Month: September 2013

Creativity versus Rules

As I was preparing to leave a former position I spent most of my time writing instruction booklets.  I knew that the new incumbent might be newly promoted or new to the business of education.  This person might need a few guidelines. I have never regarded these instructions as rules.  At best they are helpful

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Learning Through Stories (Cocktails Optional)

A lot has been written recently about storytelling as a teaching tool.  We don’t remember facts well, but we do remember stories. In this blog I relate stories of my experiences working at a school district.  I do this because I hope that they are instructive. The danger is that I may inadvertently embarrass a particular

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When to Say No

I recently overheard two employees chatting with their supervisor. “We want to learn Excel” they said. “Can you teach us?”  They do not need to know Excel for the work they do currently.  Much of the time they are doing data entry.  However the next position up the pay scale uses Excel extensively.  The supervisor

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Year End Closing Powerpoint

I have posted a Powerpoint presentation on the Year End Close.  Yes it is one of those presentations with lots of text and no interesting pictures.  However, not all presentations are of the Steve Jobs variety. This presentation is designed for school business professionals new to the year end close process, and it is designed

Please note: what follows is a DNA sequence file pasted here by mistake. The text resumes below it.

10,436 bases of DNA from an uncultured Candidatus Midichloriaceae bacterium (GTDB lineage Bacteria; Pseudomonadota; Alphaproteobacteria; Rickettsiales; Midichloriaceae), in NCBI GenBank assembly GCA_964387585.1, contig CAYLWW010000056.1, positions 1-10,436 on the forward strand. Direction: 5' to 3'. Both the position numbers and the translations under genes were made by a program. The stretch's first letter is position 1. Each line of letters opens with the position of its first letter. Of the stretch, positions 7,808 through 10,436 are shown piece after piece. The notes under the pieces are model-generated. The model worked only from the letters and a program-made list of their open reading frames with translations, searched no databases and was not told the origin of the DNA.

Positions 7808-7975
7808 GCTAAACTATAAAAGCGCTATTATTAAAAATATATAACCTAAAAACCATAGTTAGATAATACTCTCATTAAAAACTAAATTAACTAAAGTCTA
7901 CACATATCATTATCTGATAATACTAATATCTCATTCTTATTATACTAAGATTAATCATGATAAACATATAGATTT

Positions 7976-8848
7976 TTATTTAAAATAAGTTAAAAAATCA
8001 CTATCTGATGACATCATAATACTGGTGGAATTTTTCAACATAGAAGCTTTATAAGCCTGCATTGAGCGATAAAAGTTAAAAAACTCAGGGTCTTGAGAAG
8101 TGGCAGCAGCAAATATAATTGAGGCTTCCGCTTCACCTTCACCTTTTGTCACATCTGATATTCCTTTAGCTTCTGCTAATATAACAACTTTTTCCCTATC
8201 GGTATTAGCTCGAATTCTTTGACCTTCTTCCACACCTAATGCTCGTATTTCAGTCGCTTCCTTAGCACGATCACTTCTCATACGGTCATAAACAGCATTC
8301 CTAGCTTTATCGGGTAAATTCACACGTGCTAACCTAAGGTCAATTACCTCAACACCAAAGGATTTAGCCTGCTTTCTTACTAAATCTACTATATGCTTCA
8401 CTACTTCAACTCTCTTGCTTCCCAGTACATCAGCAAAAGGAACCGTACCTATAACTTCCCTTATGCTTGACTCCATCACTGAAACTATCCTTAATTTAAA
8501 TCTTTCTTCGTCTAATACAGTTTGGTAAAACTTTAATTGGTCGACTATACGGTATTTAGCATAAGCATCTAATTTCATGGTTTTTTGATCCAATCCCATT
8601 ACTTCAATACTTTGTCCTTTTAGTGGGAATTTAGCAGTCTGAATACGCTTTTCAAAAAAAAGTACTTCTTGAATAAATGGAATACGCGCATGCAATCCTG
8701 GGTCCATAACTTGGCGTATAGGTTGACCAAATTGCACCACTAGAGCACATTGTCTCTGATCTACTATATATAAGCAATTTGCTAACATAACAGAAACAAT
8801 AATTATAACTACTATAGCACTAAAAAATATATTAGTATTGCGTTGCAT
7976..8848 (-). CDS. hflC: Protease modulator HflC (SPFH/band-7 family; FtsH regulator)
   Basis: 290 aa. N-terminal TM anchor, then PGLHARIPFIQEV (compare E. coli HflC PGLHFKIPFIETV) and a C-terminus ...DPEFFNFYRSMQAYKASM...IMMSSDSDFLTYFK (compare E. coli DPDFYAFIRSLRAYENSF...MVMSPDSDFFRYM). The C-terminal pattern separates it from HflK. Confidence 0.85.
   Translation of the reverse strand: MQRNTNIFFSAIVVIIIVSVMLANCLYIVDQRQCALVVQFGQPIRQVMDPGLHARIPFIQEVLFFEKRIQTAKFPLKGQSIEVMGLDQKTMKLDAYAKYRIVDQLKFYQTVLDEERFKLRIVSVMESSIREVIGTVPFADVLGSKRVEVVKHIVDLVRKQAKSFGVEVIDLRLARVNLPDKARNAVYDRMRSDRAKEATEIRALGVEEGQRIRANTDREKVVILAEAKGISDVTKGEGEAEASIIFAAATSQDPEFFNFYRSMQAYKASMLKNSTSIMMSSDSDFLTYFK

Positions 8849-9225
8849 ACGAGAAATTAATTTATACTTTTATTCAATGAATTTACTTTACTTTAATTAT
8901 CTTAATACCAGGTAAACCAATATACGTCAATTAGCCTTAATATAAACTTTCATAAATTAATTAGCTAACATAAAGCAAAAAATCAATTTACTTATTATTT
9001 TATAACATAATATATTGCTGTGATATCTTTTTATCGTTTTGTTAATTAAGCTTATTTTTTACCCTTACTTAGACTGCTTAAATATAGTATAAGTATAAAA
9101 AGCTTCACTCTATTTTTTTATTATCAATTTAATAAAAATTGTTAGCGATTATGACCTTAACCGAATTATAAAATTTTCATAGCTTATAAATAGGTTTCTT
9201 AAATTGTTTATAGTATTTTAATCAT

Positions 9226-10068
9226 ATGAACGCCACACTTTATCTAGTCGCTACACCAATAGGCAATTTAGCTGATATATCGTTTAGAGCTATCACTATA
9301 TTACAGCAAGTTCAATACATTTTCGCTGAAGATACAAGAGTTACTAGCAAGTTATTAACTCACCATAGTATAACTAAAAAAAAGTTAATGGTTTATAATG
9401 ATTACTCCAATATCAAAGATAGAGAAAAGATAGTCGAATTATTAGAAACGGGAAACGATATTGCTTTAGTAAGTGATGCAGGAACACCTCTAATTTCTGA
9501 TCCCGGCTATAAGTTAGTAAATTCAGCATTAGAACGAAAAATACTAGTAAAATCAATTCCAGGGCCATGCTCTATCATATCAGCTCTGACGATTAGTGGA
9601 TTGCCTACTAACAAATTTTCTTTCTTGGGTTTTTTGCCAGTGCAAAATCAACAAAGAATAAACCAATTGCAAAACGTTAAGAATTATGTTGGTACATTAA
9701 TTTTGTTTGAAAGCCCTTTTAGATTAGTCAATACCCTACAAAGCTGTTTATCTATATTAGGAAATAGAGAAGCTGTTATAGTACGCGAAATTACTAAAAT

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Shock Points: Hiring an Analyst Part II

I find that among the ranks of young and eager accounting graduates who enter school district business offices there is a certain percentage who go into shock soon after they first arrive.  Despite our efforts to select someone who is both enthusiastic and capable, these “shock points” are generally in the following areas: Lack of knowledge

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Stealing from Children, Part III

How do they do it? Sometimes the details of crimes are left vague.  Probably the thinking is that if we provide an explanation of exactly how something was done it will be a blue print to thieves for future bad behavior.  I take the opposite view.  People who are bent on stealing already know how to do it. 

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Stealing from Children, Part II

Why do People Steal Think of an excuse, any excuse, that people might give as to why they stole.  It has probably been used. The reasons that thieves use to justify their behavior are really not instructive. In the movie The Big Chill  Jeff Goldblum’s character says: rationalizations are more important than sex. We can go for weeks

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Stealing from Children, Part I

Who Steals? When it comes to stealing, I can share some awful details and they won’t actually reveal where the crime occurred.  Why? Because the details are depressingly similar. But the similarities are not what you think they are.  We are not talking personality types.  There are two pretty consistent themes in school theft: Opportunity (which YOU provide)

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Boxes, In and Out

When the old boss first arrived she reviewed a particular process and said, “Just tell me one thing.  Tell me the reason you aren’t following the accounting manual.”   She elaborated that it is OK to break the rules if you have a well-reasoned argument. It is not OK if you don’t even know what the

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Workarounds

Not too long ago I put this one word sign on my desk:  Workaround? The meaning being that I should constantly ask myself “Is this a workaround?”  If yes, fix the root cause.  Perhaps I am working around a person I don’t trust?  That has to be addressed too. Workarounds arise when you have to

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